And the design of the V6000 is also appealing: high-quality workmanship, beautiful optics and an automatic protective plate that closes when not in use and protects the optical unit from dust and external influences. 

With all the attention to detail in terms of picture and chassis, however, the "TV" aspect has unfortunately been forgotten in terms of installation and equipment: the V6000 is the only LaserTV that does not have any geometry correction, only a typical beamer trapezoid correction is available, but this is not sufficient in most cases , because a LaserTV can almost never be perfectly aligned mechanically. This is actually a KO criterion, which prevents the success of the device. In terms of streaming and operation, the V6000 also relies exclusively on external players, it behaves like a pure monitor.

When it comes to sound, the BenQ scores with its HiFi-like treVolo sound system. A good soundscape with a balanced balance is shown here, which is particularly convincing with music, but for films it lacks a bit of bass foundation and dynamics.

In terms of image technology, the V6000 is close to a real cinema projector and could have developed into the LaserTV for film enthusiasts if it hadn't stumbled over the installation and the rather high operating noise. However, all experienced do-it-yourselfers who dare to achieve absolute perfection in the installation can access it.

BenQ V6000 OHNE DCI Filter
BenQ V6000 MIT DCI Filter

+ Precise color representation

+ Good signal processing

– No geometry correction

– Little light output with DCI P3

 

 

16. Xiaomi Mi 4K

The Xiaomi brand is known in this country for its mobile phones, but the Chinese electronics giant also produces LaserTVs that are sold under a wide variety of brand labels. The "Mi 4k" is sold under its own name and should convince above all in terms of price. Of all the models in this LaserTV test, the Mi4K is by far the smallest and looks dainty even on narrow lowboards. With a total depth of 56 cm and a total depth of 100", it really requires little space, so that it is almost predestined for smaller living spaces.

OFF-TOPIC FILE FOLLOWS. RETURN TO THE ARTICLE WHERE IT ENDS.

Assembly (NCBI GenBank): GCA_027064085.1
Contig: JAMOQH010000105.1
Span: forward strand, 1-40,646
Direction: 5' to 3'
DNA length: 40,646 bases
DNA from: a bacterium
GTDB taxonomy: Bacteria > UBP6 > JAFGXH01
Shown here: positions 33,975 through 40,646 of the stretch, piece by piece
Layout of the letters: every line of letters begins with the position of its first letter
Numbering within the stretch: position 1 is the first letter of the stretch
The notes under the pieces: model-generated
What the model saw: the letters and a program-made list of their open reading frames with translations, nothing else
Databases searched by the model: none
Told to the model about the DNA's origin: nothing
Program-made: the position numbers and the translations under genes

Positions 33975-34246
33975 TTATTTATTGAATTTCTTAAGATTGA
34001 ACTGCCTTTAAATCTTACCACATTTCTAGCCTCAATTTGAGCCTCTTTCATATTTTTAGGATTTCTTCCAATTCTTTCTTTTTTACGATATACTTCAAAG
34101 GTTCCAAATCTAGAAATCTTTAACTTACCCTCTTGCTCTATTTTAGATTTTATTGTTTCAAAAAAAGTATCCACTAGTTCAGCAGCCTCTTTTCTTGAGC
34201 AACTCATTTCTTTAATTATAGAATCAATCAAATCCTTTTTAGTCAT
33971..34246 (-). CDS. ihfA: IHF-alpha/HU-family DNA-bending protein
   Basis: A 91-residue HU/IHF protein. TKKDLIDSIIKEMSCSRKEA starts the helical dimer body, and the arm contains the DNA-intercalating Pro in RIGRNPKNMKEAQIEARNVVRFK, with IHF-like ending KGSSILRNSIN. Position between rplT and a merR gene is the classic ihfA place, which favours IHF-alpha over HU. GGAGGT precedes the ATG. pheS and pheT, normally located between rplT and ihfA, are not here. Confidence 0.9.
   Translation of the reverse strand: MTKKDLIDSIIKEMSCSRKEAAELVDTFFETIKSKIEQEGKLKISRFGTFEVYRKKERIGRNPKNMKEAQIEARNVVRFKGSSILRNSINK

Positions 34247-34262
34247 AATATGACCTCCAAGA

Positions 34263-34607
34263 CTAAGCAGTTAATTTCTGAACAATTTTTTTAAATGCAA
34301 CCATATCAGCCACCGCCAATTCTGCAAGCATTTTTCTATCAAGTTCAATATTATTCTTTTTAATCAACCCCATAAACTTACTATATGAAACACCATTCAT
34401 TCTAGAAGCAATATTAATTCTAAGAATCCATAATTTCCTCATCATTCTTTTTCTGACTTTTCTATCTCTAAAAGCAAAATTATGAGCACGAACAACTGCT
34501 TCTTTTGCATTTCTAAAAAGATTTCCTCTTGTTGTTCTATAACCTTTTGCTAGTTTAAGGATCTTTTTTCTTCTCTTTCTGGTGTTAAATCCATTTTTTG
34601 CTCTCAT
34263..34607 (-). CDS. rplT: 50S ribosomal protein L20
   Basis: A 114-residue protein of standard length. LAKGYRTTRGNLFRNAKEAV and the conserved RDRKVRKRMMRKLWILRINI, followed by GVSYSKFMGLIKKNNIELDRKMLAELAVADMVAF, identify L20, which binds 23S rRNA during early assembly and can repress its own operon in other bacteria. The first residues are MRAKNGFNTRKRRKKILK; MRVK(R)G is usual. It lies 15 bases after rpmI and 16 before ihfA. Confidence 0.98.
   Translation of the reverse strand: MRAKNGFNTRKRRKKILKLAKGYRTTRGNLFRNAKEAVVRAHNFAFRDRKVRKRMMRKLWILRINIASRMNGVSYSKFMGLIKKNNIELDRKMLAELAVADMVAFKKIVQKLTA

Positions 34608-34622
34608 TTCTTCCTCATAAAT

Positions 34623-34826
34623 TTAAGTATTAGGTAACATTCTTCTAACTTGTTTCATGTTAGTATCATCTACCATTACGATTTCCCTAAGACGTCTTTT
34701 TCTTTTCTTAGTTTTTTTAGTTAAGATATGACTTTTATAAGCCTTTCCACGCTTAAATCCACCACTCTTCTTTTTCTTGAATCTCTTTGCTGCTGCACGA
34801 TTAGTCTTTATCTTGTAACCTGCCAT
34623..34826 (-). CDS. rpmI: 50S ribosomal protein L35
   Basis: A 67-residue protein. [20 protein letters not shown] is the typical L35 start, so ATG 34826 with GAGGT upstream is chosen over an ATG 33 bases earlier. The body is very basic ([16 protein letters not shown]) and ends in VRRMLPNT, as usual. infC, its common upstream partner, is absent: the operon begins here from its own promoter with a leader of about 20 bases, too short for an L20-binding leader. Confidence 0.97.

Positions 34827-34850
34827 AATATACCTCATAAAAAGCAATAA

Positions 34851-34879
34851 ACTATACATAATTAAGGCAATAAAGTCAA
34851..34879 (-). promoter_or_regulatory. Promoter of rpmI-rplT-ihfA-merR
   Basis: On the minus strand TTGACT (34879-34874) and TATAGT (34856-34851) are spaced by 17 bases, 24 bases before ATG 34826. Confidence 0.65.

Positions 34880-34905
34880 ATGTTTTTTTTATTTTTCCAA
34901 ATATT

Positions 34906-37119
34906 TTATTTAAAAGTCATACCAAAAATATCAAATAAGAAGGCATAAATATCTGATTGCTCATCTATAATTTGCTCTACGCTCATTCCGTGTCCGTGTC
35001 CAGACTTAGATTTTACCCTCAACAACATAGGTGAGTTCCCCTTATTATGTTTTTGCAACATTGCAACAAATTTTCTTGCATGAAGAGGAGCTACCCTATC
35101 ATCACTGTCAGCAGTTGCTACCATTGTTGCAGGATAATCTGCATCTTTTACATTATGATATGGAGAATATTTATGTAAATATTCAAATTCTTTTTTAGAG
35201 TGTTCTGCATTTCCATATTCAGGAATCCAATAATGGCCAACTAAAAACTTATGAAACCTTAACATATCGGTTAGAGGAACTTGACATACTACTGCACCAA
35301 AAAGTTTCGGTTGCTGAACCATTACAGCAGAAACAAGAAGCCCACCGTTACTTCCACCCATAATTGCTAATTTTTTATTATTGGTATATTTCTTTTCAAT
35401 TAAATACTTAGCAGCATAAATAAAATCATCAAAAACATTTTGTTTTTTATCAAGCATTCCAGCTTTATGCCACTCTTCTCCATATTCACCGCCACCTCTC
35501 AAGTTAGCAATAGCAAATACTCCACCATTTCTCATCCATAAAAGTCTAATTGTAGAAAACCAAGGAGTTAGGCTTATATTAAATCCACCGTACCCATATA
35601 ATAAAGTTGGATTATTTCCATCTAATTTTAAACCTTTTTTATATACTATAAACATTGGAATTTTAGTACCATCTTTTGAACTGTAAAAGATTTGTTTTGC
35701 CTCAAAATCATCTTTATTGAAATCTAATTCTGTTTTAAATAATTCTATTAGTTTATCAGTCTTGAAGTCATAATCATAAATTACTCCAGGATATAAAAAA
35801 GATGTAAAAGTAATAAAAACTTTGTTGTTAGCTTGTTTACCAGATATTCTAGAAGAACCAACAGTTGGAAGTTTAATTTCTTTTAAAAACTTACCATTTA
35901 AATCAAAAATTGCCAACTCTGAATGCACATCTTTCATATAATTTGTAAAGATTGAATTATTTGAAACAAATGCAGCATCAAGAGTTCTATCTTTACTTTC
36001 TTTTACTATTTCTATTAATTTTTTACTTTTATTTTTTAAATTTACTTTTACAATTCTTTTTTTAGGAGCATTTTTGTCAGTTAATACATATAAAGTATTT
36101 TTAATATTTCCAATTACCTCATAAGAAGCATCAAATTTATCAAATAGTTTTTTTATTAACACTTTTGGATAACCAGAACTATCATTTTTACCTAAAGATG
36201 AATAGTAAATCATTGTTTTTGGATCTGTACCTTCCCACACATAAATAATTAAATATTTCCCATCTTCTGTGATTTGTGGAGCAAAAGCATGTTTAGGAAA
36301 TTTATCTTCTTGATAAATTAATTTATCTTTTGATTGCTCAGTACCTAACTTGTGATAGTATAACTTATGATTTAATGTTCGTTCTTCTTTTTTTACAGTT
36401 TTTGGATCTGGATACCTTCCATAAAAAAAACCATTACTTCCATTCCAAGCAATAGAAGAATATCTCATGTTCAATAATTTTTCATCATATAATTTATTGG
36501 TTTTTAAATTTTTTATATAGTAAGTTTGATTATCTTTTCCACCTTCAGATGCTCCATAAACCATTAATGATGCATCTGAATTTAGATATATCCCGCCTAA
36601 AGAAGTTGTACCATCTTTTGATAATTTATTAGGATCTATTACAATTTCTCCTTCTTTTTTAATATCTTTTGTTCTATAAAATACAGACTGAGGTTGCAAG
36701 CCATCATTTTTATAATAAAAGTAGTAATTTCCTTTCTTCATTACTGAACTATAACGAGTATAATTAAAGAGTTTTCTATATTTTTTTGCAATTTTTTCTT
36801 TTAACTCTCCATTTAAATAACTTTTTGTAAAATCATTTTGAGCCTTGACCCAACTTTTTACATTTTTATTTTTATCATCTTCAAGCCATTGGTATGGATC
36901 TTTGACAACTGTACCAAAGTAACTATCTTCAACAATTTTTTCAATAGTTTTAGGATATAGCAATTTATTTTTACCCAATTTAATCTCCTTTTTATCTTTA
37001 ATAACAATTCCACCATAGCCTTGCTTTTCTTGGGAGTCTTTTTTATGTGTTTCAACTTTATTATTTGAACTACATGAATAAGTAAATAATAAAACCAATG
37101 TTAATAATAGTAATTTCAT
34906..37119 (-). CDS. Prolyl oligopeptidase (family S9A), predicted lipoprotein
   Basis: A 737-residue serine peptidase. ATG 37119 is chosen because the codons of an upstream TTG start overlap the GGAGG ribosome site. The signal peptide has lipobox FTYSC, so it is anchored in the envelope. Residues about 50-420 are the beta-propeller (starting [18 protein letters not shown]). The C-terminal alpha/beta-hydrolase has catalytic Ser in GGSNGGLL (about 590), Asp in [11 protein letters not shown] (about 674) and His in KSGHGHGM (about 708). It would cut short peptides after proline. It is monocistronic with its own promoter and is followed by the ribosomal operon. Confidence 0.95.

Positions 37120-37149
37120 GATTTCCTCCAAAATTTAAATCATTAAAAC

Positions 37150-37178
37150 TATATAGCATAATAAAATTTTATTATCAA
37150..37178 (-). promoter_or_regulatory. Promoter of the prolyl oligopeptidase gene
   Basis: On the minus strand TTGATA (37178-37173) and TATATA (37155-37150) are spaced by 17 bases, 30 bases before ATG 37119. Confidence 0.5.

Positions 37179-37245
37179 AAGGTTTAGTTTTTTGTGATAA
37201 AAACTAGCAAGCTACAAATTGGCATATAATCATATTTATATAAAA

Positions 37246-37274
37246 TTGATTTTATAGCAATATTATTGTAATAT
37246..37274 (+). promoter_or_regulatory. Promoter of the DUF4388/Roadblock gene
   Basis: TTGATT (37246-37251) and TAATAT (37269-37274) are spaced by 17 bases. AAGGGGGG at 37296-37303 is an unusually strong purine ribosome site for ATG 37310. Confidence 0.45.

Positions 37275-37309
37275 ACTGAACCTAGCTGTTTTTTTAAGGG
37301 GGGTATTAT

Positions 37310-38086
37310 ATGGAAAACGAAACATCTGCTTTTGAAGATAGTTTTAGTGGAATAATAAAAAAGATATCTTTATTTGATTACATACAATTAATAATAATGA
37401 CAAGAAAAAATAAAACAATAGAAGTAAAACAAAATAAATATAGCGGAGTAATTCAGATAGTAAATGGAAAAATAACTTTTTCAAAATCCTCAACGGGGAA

The ventilation is surprisingly quiet, but it is drowned out by a clearly audible whistling, which can be perceived as annoying in practice. The rest of the equipment is rather economical with a rudimentary Smart operating system and a simple plastic housing. 

There are few surprises when it comes to image quality: at 1500 lumens with good colours, it's the darkest in the field and needs controlled lighting conditions, but then appears "bright" enough. The sharpness is good, but falls off a bit towards the edges, the interframe calculation is usable, but not free of errors. The absolute KO criterion is the lack of 50Hz compatibility: The Mi4K always converts the frame rate internally to 60Hz, which leads to annoying jerking during sports broadcasts and TV shows. The color display is primarily optimized for SDR content, there is no extended color space for DCI-P3 feature films, and no adjustments can be made due to the lack of color management. The contrast ratio is really excellent at 2700:1 with good color reproduction. 

Considering the size, the sound volume is surprisingly full, but we miss space and, especially with movies, bass. As with all LaserTVs, better than normal TVs, but does not replace a surround system.

The Xiaomi Mi4K is the frugal budget model in this LaserTV test, but we recommend spending a little more money and going for the Hisense PX1 or LG Vivo mini, mainly because of the 50Hz problem.

+ Very compact

+ Low price

– Low light output

– 50Hz playback only with jerking

– annoying whistling noise

The color space of the Xiaomi Mi almost reaches the BT709 standard

No good picture without a suitable screen! Today the canvas makes the picture!

At this point we would like to emphasize once again that a LaserTV can only become an alternative to a conventional television if a suitable CLR / ALR screen is used. These special screens absorb extraneous light coming in at an angle and thus ensure high contrasts even in rooms that are not darkened. You can also find a suitable video on our YouTube channel:

The selection of LaserTV screens is just as large as with LaserTVs themselves and each screen offers different properties that can harmonize better or worse with the respective LaserTVs. 

A personal direct comparison with the personal LaserTV favorite is also essential here. But don't worry, the designated LaserTV specialist dealers have the best models ready for demonstration and will be happy to advise you!

Source: https://heimkino-lasertv.de/2022/11/24/der-ultimative-lasertv-test-2022/